Wilson et al v. AdvisorLaw LLC et al

Filing 55

ORDER: The Defendants' 18 Motion to Dismiss is GRANTED IN PART. The Plaintiffs' COCCA claims are DISMISSED. The Motion is DENIED in all other respects. By Chief Judge Marcia S. Krieger on 2/14/2018. (msklc3)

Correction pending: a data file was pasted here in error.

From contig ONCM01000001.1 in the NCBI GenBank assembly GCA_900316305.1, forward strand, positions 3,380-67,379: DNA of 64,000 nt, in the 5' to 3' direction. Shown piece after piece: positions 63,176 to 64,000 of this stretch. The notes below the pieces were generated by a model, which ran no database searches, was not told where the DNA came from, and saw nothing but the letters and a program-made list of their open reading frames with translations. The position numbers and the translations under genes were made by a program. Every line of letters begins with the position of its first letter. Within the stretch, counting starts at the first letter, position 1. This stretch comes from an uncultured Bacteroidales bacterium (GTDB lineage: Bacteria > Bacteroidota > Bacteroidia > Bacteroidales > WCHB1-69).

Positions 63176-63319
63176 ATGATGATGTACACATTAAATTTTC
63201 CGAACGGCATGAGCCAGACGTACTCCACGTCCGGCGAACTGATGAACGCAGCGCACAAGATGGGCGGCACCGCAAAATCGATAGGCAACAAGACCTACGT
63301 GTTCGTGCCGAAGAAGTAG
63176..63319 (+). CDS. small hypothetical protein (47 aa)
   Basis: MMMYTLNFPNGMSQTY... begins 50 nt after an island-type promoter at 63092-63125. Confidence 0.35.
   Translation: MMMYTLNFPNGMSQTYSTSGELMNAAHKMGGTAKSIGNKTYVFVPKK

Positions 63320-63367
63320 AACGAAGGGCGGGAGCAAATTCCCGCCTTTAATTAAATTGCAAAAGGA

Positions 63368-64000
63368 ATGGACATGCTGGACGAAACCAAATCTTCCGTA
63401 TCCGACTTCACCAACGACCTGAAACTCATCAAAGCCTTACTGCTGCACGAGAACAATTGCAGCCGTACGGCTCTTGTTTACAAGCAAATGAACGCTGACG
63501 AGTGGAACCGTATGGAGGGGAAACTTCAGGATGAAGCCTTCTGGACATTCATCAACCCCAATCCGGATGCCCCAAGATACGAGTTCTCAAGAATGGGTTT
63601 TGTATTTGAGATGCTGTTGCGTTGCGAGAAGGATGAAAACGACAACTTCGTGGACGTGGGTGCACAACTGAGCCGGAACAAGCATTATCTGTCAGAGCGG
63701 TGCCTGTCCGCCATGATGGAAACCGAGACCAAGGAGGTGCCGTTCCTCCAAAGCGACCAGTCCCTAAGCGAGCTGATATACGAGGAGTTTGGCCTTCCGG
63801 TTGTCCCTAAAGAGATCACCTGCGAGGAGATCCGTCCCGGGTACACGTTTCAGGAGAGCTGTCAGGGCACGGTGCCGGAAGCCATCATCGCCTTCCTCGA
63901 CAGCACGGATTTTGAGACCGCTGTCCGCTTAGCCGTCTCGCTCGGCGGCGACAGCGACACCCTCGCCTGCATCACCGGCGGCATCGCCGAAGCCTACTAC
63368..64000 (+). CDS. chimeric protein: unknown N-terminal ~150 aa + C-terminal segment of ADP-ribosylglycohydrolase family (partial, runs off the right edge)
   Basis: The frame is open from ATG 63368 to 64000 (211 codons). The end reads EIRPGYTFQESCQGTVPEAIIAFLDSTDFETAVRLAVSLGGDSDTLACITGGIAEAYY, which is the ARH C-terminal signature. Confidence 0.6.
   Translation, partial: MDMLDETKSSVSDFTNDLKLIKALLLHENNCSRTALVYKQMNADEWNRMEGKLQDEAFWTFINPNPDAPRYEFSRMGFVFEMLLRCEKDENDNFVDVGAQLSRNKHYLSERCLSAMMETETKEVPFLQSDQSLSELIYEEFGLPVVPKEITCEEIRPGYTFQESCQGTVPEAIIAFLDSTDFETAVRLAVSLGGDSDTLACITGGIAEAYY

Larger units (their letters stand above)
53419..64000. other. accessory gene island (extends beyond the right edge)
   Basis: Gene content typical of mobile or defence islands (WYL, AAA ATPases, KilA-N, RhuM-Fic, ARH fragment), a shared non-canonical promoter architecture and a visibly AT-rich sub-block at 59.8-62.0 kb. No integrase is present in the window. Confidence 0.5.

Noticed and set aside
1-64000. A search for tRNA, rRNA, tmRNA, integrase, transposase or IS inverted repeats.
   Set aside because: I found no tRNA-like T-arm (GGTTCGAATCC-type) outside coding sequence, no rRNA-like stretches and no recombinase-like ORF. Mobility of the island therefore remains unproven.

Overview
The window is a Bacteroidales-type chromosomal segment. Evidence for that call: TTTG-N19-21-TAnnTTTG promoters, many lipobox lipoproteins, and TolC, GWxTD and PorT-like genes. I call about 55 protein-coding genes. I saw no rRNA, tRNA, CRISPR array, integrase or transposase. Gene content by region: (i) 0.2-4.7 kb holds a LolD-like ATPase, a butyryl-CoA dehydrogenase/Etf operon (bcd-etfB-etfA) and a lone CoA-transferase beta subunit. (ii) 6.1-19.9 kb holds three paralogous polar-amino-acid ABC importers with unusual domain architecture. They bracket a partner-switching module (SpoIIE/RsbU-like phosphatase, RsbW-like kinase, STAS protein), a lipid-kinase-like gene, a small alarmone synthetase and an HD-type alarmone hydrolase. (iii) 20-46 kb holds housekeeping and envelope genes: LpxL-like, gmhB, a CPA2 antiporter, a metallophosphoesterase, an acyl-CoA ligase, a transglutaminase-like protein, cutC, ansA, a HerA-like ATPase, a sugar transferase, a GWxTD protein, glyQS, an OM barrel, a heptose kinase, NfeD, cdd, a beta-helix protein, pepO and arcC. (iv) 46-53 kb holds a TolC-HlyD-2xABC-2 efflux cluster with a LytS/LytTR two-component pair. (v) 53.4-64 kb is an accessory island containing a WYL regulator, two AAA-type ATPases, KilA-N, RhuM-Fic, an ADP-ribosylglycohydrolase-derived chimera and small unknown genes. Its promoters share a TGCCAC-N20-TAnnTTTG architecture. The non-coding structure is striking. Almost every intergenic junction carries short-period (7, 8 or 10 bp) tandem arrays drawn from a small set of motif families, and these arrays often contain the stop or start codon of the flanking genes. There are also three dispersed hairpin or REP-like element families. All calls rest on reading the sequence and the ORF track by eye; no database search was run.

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IN THE UNITED STATES DISTRICT COURT FOR THE DISTRICT OF COLORADO Chief Judge Marcia S. Krieger Civil Action No. 17-CV-1525-MSK MARK WILSON, and WILSON LAW LTD., Plaintiffs, v. ADVISORLAW LLC, DOCHTOR DANIEL KENNEDY, and STACY SANTMYER, Defendants. OPINION AND ORDER GRANTING IN PART MOTION TO DISMISS THIS MATTER comes before the Court on the Defendants’ Motion to Dismiss (# 18), the Plaintiffs’ responses (## 21, 22), and the Defendants’ reply (# 24). For the reasons that follow, the Motion is granted, in part. I. JURISDICTION The Court has jurisdiction to hear this case under 28 U.S.C. § 1331. II. BACKGROUND1 According to the Amended Complaint, Plaintiff Mark Wilson and Defendant Dochtor Kennedy had a business relationship through their corporate entities, Wilson Law Ltd. and AdvisorLaw LLC. AdvisorLaw elected to terminate this business relationship in October 2016. 1 The Court recounts and accepts as true the well-pled facts alleged in the Amended Complaint (# 11). See Dudnikov v. Chalk & Vermilion Fine Arts Inc., 514 F.3d 1063, 1069–70 (10th Cir. 2008). 1 Thereafter, Mr. Kennedy emailed Mr. Wilson expressing disappointment that Mr. Wilson was “competing with my business.” # 11 at 6. In another email, Mr. Kennedy asserted that Mr. Wilson was using AdvisorLaw without authorization and to its detriment. That same day, posing as “Patrick Erickson,” Mr. Kennedy posted the following review of Wilson Law on the website ripoffreport.com (Review): Mark H. Wilson sounds very trustworthy and experienced. He lied to me with no reservations. He made claims of his experience, affiliations, credentials, and acumen [sic] which were complete fabrications. He conned me into hiring his sham of a company (operating out of his home in Denver, CO) to save my career. I desperately needed an experienced lawyer to navigate FINRA and the IRS issues which resulted from a recent divorce. Mark portrayed himself as an expert with vast experience. Only after paying him upwards of $15,000 did I begin to have concern over the lack of progress. After paying additional money to a professional investigator, I learned that Mark had flat out lied to me about all of it. When I confronted Mark, he refused to admit that he had taken advantage of me. Even when hard evidence of his lies sent by email and recorded conversations proven to be lies were provided, he told me candidly “good luck getting any money back.” He said, “I am very good at hiding from judgments and collections.” That may have been the ONLY true thing he said. Ex. 3 to Am. Compl., # 11-3 at 2 (emphases in original). After authoring the Review, Mr. Kennedy told his employees at AdvisorLaw that he had done so. He offered employee Jason Bacher $2,000 to tell others that he had written the Review, and then told Mr. Wilson that Mr. Bacher had written the Review. Stacy Santmyer, another employee, encouraged Mr. Kennedy to blame the Review on Mr. Bacher. On these and other allegations, the Amended Complaint (# 11) makes the following claims: (1) false advertising under the Lanham Act, (2) four claims of racketeering activity under the Colorado Organized Crime Control Act (COCCA), (3) deceptive trade practices under the Colorado Consumer Protection Act (CCPA), (4) defamation, and (5) civil conspiracy. In 2 addition to compensatory relief, the Plaintiffs request injunctive relief in the following forms: an order enjoining the Defendants from publishing defamatory statements about the Plaintiffs, an order requiring the Defendants to have the Review deleted from the Internet or removed from Internet search engines, an order enjoining third parties from republishing the Review, and an order requiring AdvisorLaw to report Mr. Kennedy’s and Mr. Santmyer’s criminal violations to law enforcement. The Defendants have moved to dismiss the Lanham Act, COCCA, and CCPA claims (# 18). III. LEGAL STANDARD In reviewing a motion to dismiss pursuant to Rule 12(b)(6), the Court must accept all well-pleaded allegations in the complaint as true and view those allegations in the light most favorable to the nonmoving party. Stidham v. Peace Officer Standards & Training, 265 F.3d 1144, 1149 (10th Cir. 2001) (quoting Sutton v. Utah State Sch. for the Deaf & Blind, 173 F.3d 1226, 1236 (10th Cir. 1999)). The Court must limit its consideration to the four corners of the complaint, any exhibits attached thereto, and any external documents that are incorporated by reference. See Smith v. United States, 561 F.3d 1090, 1098 (10th Cir. 2009). However, a court may consider documents referred to in the complaint if the documents are central to the plaintiff’s claim and the parties do not dispute the documents’ authenticity. Alvarado v. KOB-TV LLC, 493 F.3d 1210, 1215 (10th Cir. 2007). A claim is subject to dismissal if it fails to state a claim for relief that is “plausible on its face.” Ashcroft v. Iqbal, 556 U.S. 662, 678 (2009). To make such an assessment, the Court first discards those averments in the complaint that are merely legal conclusions or threadbare recitals of the elements of a cause of action, supported by mere conclusory statements. The Court then takes the remaining, well-pleaded factual contentions, treats them as true, and ascertains whether 3 those facts (coupled, of course, with the law establishing the requisite elements of the claim) support a “plausible” as compared to a “conceivable” claim. See: Khalik v. United Air Lines, 671 F.3d 1188, 1191 (10th Cir. 2012). IV. DISCUSSION The Defendants move to dismiss the Plaintiffs’ false-advertising claim under the Lanham Act, COCCA claims, and CCPA claim. They do not move to dismiss the defamation or civil conspiracy claims. The Court discusses each claim in turn. A. False Advertising Under the Lanham Act The Lanham Act prohibits a person from using, in commercial advertising or promotion, any “false or misleading description of fact” that “misrepresents the nature, characteristics, qualities, or geographic origin” of another person’s services or commercial activities. 15 U.S.C. § 1125(a). To establish a prima facie claim for false advertising, the Plaintiffs must show that: (1) the Defendants made a materially false or misleading representation of fact (2) in connection with their commercial advertising or promotion (3) in commerce; (4) such representation misrepresents the nature of the Plaintiffs’ services or commercial activities; and (5) the Plaintiffs have been or are likely to be injured as a result. See World Wide Ass’n of Specialty Programs v. Pure Inc., 450 F.3d 1132, 1140 (10th Cir. 2006); J. Thomas McCarthy, McCarthy on Trademarks § 27:24 (5th ed. 2017).2 2 In Pure, the Tenth Circuit’s conception of the elements of a false-advertising claim includes the likelihood of confusion or mistake over product characteristics, which is clearly derived from § 1125(a)(1)(A). Subsection (A) pertains to trademark infringement claims. Tracing Tenth Circuit precedent, Pure’s conception of the false-advertising elements originated from a treatise. See Cottrell Ltd. v. Biotrol Int’l Inc., 191 F.3d 1248, 1252 (10th Cir. 1999) (citing Charles E. McKenney & George F. Long III, Federal Unfair Competition: Lanham Act § 43(a) § 6 (11th ed. 1998)). Section 6 of this treatise does not cover subsection (A); indeed, the entire section covers subsection (B). Its conception of the false-advertising elements makes no reference to the likelihood of confusion. McKenney & Long, supra, § 6.3. For these reasons, the Court has 4 To constitute “commercial advertising or promotion”, a factual representation must have four characteristics: (1) it must be commercial speech, (2) it must be made by (or on behalf of) a defendant who is in commercial competition with the plaintiff, (3) it must be for the purpose of influencing consumers to obtain the defendant’s services, and (4) it must be disseminated sufficiently to the relevant purchasing public to constitute advertising or promotion within the relevant industry. See Proctor & Gamble Co. v. Haugen, 222 F.3d 1262, 1273–74 (10th Cir. 2000). The Defendants first argue that the Lanham Act requires the Plaintiffs to have a registered trademark to sustain a cause of action and to have a famous mark to obtain injunctive relief, which is not alleged in the Amended Complaint. That is not so. Although the Lanham Act deals with federal registration and related matters, the falseadvertising provisions in § 1125(a)(1)(B) are not connected by reference to any trademark rights, either registered or not. Subsection (A) deals with confusion between marks or “designations”. Often it is invoked as a vehicle for relief where there is a claim of trademark infringement, but in that context, Subsection (A) does not require registration to sustain a cause of action. McCarthy, supra, § 27:13. Subsection (B) has nothing to do with a mark of any kind.3 It concerns a false representation of fact. Similarly, there is no requirement under the Lanham Act that a false-advertising claim be based on a famous mark to impose injunctive relief. Thus, a Subsection (A) claim is premised upon a mark or designation that causes confusion and a Subsection (B) claim is premised upon a false representation of fact. In addition, Courts have routinely allowed injunctive relief for false-advertising claims on a strong showing of irreparable modified the false-advertising elements to remove any reference to likelihood of confusion in accordance with McCarthy’s treatise. 3 Subsection (B) also has nothing to do with the Anticybersquatting Consumer Protection Act (15 U.S.C. § 1125(d)(1)(A)), which the Defendants invoke in the Motion to Dismiss. 5 harm. See, e.g., Highmark Inc. v. UPMC Health Plan Inc., 276 F.3d 160, 171–74 (3d Cir. 2001); accord McCarthy, supra, § 27:37. The Defendants’ citation to § 1125(c)(1) is entirely inapposite. Their second argument is that that the Review does not constitute “commercial advertising or promotion”. In specific, they argue that the Review cannot be an advertisement because (1) it did not refer to the Plaintiffs’ domain name or misuse such name, (2) it did not make any direct or indirect reference to any of the Defendants, and (3) it was not disseminated sufficiently to the public. The Defendants maintain that if the Review is hurting the Plaintiffs’ business, the Amended Complaint must state exactly how such injuries occur. Taking the alleged facts as true, Mr. Kennedy authored the review on a widely-read website with the intent to dissuade the public from using Mr. Wilson’s services, resulting in harm to Mr. Wilson’s reputation. To the extent that the Defendants’ real argument is that a negative statement designed to discourage a consumer from transacting business does not constitute commercial advertising or promotion, the Defendants fail to cite to any legal authority and the Court has found none for the proposition. Because the burden is on the Defendants to develop the argument, and they have not done so, dismissal is denied at this time. Accordingly, the Court finds that the Plaintiffs have stated a claim for false advertising under the Lanham Act. B. Racketeering Under COCCA The first two COCCA claims allege an enterprise under Subsection (3) and conspiracy under Subsection (4) between Mr. Kennedy and AdvisorLaw, and the second two claims allege an enterprise under Subsection (3) and conspiracy under Subsection (4) between Mr. Kennedy, AdvisorLaw, and Mr. Santmyer. These claims come under two provisions of the same statute: 6 (3) It is unlawful for any person employed by, or associated with, any enterprise to knowingly conduct or participate, directly or indirectly, in such enterprise through a pattern of racketeering activity . . . . (4) It is unlawful for any person to conspire or endeavor to violate any of the provisions of subsection (1), (2), or (3) of this section. C.R.S. § 18-17-104(3)–(4). For both types of claims, pattern of racketeering activity “means engaging in at least two acts of racketeering activity which are related to the conduct of the enterprise”. C.R.S. § 18-17-103(3). In turn, racketeering activity means to commit, attempt to commit, or conspire to commit offenses involving fraud, such as criminal impersonation under Section 18-5-113, or offenses involving governmental operations, such as tampering with a witness or victim under Section 18-8-707.4 C.R.S. § 18-17-103(5)(IV), (VII). The Defendants argue that the Amended Complaint only alleges a single act that constitutes racketeering, and thus fails to state a claim. The Court agrees. Here, the only alleged activity was the posting of the Review. This act occurred on one occasion, and so there is only one act. Accordingly, both claims are dismissed. C. Deceptive Trade Practices under the CCPA To establish a CCPA violation, a plaintiff must show that (1) the defendant engaged in an unfair or deceptive trade practice, (2) the practice occurred in the course of the defendant’s business, vocation, or occupation; (3) it significantly impacts the public as actual or potential consumers of the defendant’s services; (4) the plaintiff’s legally protected interest suffered an injury in fact; and (5) the practice caused such injury. Hall v. Walter, 969 P.2d 224, 235 (Colo. 1998). A person engages in a deceptive trade practice when she “disparages the goods, services, 4 Section 18-8-707 provides that a person commits tampering with a witness if she intentionally attempts to induce a witness or a person she believes is to be called to testify as a witness in any official proceeding or who may be called to testify as a witness to testify falsely or unlawfully withhold any testimony. C.R.S. § 18-8-707(1)(a). 7 property, or business of another by false or misleading representation of fact.” C.R.S. § 6-1105(1)(g). To determine whether a practice significantly impacts the public, courts consider “(1) the number of consumers directly affected by the challenged practice, (2) the relative sophistication and bargaining power of the consumers affected by the challenged practice, and (3) evidence that the challenged practice has previously impacted other consumers or has the significant potential to do so in the future.” Rhino Linings USA Inc. v. Rocky Mountain Rhino Lining Inc., 62 P.3d 142, 149 (Colo. 2003). The Defendants argue that the Amended Compliant fails to state a claim because there are insufficient facts alleged, particularly with regard the Review’s public impact. The Court disagrees. Taking the allegations in the Amended Complaint as true, Mr. Kennedy posted a false review on ripoffreport.com, the espoused purpose of which was to provide information “from consumers, to consumers”. The Review clearly seeks to disparage Wilson Law’s services to current and potential customers and is comprised of false facts. The Plaintiffs also allege that they have suffered injuries to their reputations and brand value. Although it is true that the Plaintiffs will eventually have to present evidence of the impact of the Review on the public and on Mr. Wilson, taking the plausible allegations in the Amended Complaint as true, as the Court must at this stage, the pleading in the Amended Complaint is sufficient to proceed with this claim. V. CONCLUSION For the foregoing reasons, the Defendants’ Motion to Dismiss (# 18) is GRANTED IN PART. The Plaintiffs’ COCCA claims are DISMISSED. The Motion is DENIED in all other respects. 8 Dated this 14th day of February, 2018. BY THE COURT: Marcia S. Krieger Chief United States District Judge 9